Controversial 65-year-old rock star Ted Nugent is campaigning Tuesday with likely Texas GOP gubernatorial nominee Greg Abbott, the state's current attorney general who makes no apologies for inviting Nugent on the trail with him.
Democrats were quick to point to Nugent's outlandish comments, with likely Democratic gubernatorial nominee Wendy Davis calling Abbott's decision "repulsive."
But a senior Abbott aide admitted their campaign is only bringing on the gun rights activist to help spur voter turnout among the base, as the state begins early voting for the upcoming March 4 GOP primary.
The aide said the campaign originally had 100 people commit to their event Tuesday morning at a Denton restaurant, but when they announced Nugent was coming, the number of expected attendees tripled.
"On a Tuesday mid-morning at a local restaurant in Denton, Texas, that's a lot of people," the campaign aide said.
Nugent is known for making controversial comments about Democrats and President Barack Obama in particular.
Just last month, he called the president a "subhuman mongrel" in an interview with Guns.com.
"I have obviously failed to galvanize and prod, if not shame enough Americans to be ever vigilant not to let a Chicago communist-raised, communist-educated, communist-nurtured subhuman mongrel like the acorn community organizer gangster Barack Hussein Obama to weasel his way into the top office of authority in the United States of America."
Nugent was interviewed in 2012 by the Secret Service after he said at the National Rifle Association's annual meeting that he would be either "dead or in jail by this time next year" if Obama is still in office.
The agency later cleared Nugent, saying the issue had been resolved and they were not anticipating further action.
But Abbott's campaign is brushing off Nugent's history of contentious comments.
"The controversy is what he said in the past. We are not endorsing Ted Nugent, he is supporting us," the aide said.
"It's easy to criticize some of the language he has used in the past," the aide continued. "He is protected under the Constitution, like you and I."
At one of the stops Tuesday, Nugent praised Abbott for being the "epitome" of what the country's Founding Fathers envisioned.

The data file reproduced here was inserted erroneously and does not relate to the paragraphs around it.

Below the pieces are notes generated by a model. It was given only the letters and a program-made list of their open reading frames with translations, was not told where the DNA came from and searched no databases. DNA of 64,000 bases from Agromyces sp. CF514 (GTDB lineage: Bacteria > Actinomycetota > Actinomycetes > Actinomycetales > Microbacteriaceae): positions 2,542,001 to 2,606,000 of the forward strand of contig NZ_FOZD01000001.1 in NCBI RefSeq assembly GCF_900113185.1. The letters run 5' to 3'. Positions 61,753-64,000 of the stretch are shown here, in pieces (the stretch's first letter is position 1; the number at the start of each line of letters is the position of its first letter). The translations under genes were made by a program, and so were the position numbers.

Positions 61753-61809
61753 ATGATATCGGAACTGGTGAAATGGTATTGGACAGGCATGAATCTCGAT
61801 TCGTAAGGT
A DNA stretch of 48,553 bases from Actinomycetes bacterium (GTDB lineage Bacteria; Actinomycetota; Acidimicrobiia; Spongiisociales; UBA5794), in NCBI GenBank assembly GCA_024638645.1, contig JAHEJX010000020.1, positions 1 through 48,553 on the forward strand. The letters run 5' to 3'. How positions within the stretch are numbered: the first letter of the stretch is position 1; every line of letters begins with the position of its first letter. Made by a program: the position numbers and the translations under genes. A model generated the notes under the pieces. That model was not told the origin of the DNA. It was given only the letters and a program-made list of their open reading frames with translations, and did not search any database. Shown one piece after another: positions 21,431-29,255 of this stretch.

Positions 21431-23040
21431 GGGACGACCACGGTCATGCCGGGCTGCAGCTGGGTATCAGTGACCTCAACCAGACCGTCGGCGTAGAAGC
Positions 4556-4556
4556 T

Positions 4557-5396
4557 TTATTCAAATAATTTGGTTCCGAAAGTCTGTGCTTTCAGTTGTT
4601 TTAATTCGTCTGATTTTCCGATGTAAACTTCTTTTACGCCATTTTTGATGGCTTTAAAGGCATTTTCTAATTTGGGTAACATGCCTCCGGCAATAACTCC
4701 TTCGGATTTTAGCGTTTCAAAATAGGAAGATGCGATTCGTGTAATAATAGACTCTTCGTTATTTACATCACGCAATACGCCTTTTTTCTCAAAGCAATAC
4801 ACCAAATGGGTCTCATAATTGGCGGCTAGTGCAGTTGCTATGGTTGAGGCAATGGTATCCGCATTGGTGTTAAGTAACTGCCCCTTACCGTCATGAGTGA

"We all love Greg," he said. "He has served We The People."
Nugent also took time to explain his love for the Lone Star State.
"I moved to Texas 12 years ago because this is special," he said. "There is no other Texas anymore. This is the last bastion of rugged individualism, of true independence."
Wendy Davis, the Democratic state senator who will likely face Abbott in the general election, said the attorney general's "embrace of Ted Nugent" is an "insult" to all Texans.
"I think the fact that Greg Abbott is embracing those values is repulsive. And that Texans should consider it and will consider it," she said in comments taped by CNN affiliate WFAA in Dallas-Ft. Worth.
Texas Democratic Party Chairman Gilberto Hinojosa also criticized Abbott's use of Nugent as a surrogate.
"Texans deserve better than a statewide office holder and candidate running for governor who welcomes Ted Nugent and his repugnant comments," he said in a statement.
While Nugent's comments may make headlines, he's still considered a superstar to some on the far right, especially for his staunch defense of gun rights. He was a guest of outspoken Rep. Steve Stockman, R-Texas, at the State of the Union address last month, and he's campaigned for tea party-backed candidates in the past.
"There are two things that you have to do to win high public office in Texas, and that's know how to lead a prayer and know how to shoot a gun," Christy Hoppe, Austin bureau chief of the Dallas Morning News, said on CNN's "Newsroom." "And Greg Abbott has done both, and he's underscoring his credentials there by inviting Ted Nugent."